By Carlos Guillen
After yesterday's rather precipitous stock market drop, which left the Dow Jones Industrial Average down over 320 points in the red, today investors have slammed the brakes on stock losses and are actually driving prices higher, currently gaining over 90 points on the Dow.
Explaining the very disappointing trading session from yesterday is rather difficult, but one thing is for sure, investors have become incredibly sensitive to any bits of negative news. While yesterday it was worse than expected ISM data that was blamed for the losses in share values, investors' fears have been ramping to maximum levels most recently, so virtually anything can cause market disruptions at this juncture. Continuing Fed tapering is still a major concern for equity investors, in addition to weakening growth in China and other emerging markets. The result is simply extremely edgy investors.
Here at home, the main bit of economic data out today was durable goods orders, and the result was a bit better than expected, thank goodness for that, but it was still discouraging. According to the U.S. Census Bureau, new orders for manufactured goods during December decreased month-over-month by 1.5 percent to $489.2 billion, better than the Street's consensus estimate calling for a 1.7 percent month-over-month decline. Concurrently, new orders for consumer goods remained flat, after increasing by 0.9 percent in the prior month, and non-defense capital goods (excluding aircraft) declined by 0.6 percent, after increasing by 3.0 percent in the prior month. These capital goods orders are considered a proxy for future business investment in items such as computers, engines and communications gear, so this decline may be indicative of slowing growth in the near term. It is apparent that concerns over the Fed's tapering action, which means higher borrowing costs for capital spending, is causing a companies to slow on growth investments.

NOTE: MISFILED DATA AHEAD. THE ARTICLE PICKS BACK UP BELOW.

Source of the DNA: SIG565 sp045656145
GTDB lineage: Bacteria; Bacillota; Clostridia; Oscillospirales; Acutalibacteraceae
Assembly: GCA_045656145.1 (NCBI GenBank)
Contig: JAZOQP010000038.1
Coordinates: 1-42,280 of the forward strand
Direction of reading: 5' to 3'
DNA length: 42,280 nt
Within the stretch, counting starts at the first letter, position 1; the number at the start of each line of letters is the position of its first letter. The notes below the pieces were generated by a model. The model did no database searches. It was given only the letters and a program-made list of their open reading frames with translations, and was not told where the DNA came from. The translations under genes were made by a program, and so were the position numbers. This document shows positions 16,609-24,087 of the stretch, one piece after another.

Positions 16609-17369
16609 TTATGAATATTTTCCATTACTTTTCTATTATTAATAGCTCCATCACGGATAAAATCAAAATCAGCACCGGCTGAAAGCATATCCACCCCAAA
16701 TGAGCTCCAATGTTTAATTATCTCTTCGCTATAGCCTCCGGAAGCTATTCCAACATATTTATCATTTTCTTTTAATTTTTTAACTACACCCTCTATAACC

While stocks are up so far into the trading session, perhaps they could have been higher. However, Richmond Federal Reserve Bank President Jeffrey Lacker did little to calm investors by saying today that the Fed will likely continue reducing its bond purchases in the coming months because there has been substantial improvement in labor market indicators since the program started in late 2012. While there is still more data coming in the following days, investors will remain focused on jobs data out this Friday, as well as the European Central Bank's policy statement this Thursday.
Chain Store Sales Fall Flat
By David Urani
ICSC-Goldman gave out its weekly retail chain same-store sales data today, it's not a widely followed data set and usually doesn't reveal a whole lot but this week is pretty interesting. On a year over year basis, same-store sales fell flat for the first time since February 2010. Certainly weather played a role, as conditions were unusually snowy around the nation. However, this is yet another weak indicator from the retail space following a holiday season that we know was highly price-competitive.
On a week-to-week basis sales were actually up 0.3%, but overall it goes to show January was quite a dull month for retailers and that's something we've seen echoed in the space for months now with company guidance.
Chart via Econoday